of President Bush's 'Georgian Protege'
"In deciding to 'liberate'
South Ossetia, or as he called it yesterday morning, 'restoring the
constitutional order,' Georgian President Mikheil Saakashvili has committed an
enormous error. … Sooner rather than later, Saakashvili, a politician on whom
the West and Poland have staked their hopes, will pay for yesterday’s
In deciding to
"liberate" South Ossetia, or as he called it yesterday morning,
"restoring the constitutional order," Georgian President Mikheil
Saakashvili has committed an enormous error.
Like Slobodan Milosevic years
ago, he doesn't understand that his country has a choice of either conducting a
velvet divorce from the rebel provinces of Abkhazia and South Ossetia or facing
chaos and dissolution of the country as a result of bloody conflicts. It's been
clear since the beginning of the 90s: residents of the two provinces,
skillfully abetted by Moscow, are determined not to live under Tbilisi
Perhaps the Georgian
president had craftily bargained that on Friday, the day that the Olympic Games
began - the Russians would remain neutral. If so, he was being naive, since
Moscow would never let such an opportunity pass it by.
Russia has long openly supported renegade Abkhazia and South Ossetia’s
rebellion against Georgia, and long ago granted citizenship to the vast
majority of inhabitants in these self-proclaimed republics. Now that it has
sent its tanks, helicopters and jets into South Ossetia’s capital Tskhinvali,
it can honestly argue that the weapons are there to protect its own citizens.
Sooner rather than later,
Saakashvili, a politician on whom the West and Poland have staked their hopes,
will pay for yesterday’s mistake.
For now, however, the most
important question is how to put an end to the conflict. Politicians, including
Polish leaders, should strongly insist on an unconditional ceasefire by
appealing to Bush and Putin, who luckily are both in Beijing. Putin must
immediately withdraw his troops and cool the war fever of his friends in South
Ossetia, while Bush must contain his protégée Saakashvili.
RUSSIA NEWS REPORT; PUTIN CALLS
And then what? The conflict
in Ossetia is not a local brawl in some obscure corner of Europe. It's an explosion
of one of several time-delayed mines that remain since the collapse of the
Soviet Union. There are quite a few places like South Ossetia, where most
residents oppose their new governments: Georgian Abkhazia, self-proclaimed
Transnistria, the potentially explosive Crimea and the always-restless Russian
Politicians in both Moscow and the West like tinkering with these
mines, using them against one another, and over recent years have done little
to disarm them. The drama, which began yesterday in the Caucasus, shows how
dangerous these games are - and that the time has come to stop them.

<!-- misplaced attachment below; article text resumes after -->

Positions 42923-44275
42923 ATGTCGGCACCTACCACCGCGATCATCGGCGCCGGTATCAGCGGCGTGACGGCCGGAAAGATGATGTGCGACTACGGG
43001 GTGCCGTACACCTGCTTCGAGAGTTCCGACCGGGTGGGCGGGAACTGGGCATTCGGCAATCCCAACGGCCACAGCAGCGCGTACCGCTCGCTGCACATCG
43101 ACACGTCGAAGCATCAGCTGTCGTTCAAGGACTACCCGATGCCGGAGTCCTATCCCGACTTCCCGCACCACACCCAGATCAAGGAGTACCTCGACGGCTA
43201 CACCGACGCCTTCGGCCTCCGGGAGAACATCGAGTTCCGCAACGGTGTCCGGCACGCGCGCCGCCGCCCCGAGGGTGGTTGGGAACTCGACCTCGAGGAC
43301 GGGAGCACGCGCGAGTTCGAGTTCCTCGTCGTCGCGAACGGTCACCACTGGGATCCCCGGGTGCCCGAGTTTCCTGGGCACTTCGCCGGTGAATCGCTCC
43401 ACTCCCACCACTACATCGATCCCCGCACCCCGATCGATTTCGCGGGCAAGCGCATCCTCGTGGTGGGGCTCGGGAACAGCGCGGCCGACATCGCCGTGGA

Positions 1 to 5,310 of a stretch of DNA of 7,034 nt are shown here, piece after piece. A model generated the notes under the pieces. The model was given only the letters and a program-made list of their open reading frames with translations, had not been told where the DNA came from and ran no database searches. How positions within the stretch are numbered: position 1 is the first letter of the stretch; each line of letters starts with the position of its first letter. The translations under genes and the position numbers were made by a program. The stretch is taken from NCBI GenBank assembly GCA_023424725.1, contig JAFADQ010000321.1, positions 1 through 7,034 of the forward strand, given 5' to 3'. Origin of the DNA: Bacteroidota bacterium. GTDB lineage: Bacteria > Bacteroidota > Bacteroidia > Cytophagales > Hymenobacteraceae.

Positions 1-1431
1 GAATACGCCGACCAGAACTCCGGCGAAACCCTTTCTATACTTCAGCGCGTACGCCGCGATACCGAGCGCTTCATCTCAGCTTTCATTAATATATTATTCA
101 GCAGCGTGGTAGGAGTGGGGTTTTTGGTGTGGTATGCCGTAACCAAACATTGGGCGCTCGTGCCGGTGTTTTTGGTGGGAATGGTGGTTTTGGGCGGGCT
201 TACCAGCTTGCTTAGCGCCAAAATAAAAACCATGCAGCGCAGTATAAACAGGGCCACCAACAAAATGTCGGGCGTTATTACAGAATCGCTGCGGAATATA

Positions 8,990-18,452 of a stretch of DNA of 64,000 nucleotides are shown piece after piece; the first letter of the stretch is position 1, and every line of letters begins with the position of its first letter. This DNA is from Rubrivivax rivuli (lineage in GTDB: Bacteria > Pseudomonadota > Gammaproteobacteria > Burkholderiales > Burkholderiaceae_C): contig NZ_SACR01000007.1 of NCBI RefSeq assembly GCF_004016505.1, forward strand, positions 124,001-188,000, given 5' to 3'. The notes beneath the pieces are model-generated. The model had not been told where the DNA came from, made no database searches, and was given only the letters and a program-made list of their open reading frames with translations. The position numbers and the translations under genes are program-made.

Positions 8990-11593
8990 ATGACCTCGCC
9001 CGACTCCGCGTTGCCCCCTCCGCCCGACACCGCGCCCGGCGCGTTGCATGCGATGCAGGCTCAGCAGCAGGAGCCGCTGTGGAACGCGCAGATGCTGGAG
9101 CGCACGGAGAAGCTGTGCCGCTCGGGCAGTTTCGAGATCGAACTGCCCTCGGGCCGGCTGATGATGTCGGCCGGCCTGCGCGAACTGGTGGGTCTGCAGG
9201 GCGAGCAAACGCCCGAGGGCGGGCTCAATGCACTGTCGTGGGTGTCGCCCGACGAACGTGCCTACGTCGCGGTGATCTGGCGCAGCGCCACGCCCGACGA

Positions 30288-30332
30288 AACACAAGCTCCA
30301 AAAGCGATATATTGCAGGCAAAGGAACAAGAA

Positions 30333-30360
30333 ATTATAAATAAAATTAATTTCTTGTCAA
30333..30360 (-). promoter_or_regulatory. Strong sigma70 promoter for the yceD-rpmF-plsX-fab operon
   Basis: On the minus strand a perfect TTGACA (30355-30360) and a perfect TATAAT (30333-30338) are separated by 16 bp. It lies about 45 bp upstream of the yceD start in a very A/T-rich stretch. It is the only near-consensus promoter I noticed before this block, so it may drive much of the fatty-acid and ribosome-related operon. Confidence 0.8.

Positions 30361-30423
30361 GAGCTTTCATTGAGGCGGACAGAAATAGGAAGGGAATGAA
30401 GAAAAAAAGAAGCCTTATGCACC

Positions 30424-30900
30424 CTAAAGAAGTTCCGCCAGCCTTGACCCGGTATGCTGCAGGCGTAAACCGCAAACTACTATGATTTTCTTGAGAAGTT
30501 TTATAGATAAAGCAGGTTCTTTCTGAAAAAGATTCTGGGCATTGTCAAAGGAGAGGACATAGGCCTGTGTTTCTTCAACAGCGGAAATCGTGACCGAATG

For the last decade and a
half while war raged in the Balkans, Russia invariably supported Serbia in its
fight to maintain Greater Yugoslavia, defending the principle of state
supremacy over the will of national minorities. Meanwhile, the West defended
the rights of minorities to self-determination, both in the Balkans and when
criticizing Moscow for crushing the Chechen uprising.
Posted by WORLDMEETS.US
When the achievement of
Kosovo independence put an end to the Balkan conflict, Moscow and the West
changed roles. Now it's Russia which advocates the right to self-determination
for the Georgian minorities. "We are the guarantor of the interests of the
peoples of the Caucasus," President Medvedev said yesterday. Just like
NATO did recently when its defended Kosovar Albanians against Serbia, Moscow
has interfered militarily against Georgia in defense of the Ossetians.
Meanwhile the West - like Russia did when it backed Serbia just a few years ago
- now defends Georgia's right to maintain its territorial integrity.
injured Georgian woman in the town of Gori cries for help.
Russian warplane dropped a bomb on an apartment block in
Georgian town and killed at least five people, Aug. 9.
This morally dubious game
being played on both sides could inflame additional conflicts and end badly:
For Russia - in the Caucasus; for the West - it may destabilize Ukraine, where
Crimea [where Russia's Black Sea Fleet is located] is as hostile to their
country’s government as the South Ossettians are to theirs. In Crimea [Ukraine]
as in South Ossetia and Abkhazia, Russians are in the majority. Kiev is aware
of this, which is why yesterday it was the first capital to appeal to both
sides for an immediate ceasefire.
Georgian man next to the corpse of a relative, in Gori, Aug. 9.
If the clash in Ossetia can
be stopped quickly, Russia and the West will have to decide on the next difficult
step: an unpleasant conversation about what rules should be applied when
resolving similar conflicts. But is such a conversation, after the experience
in the Balkans, still possible?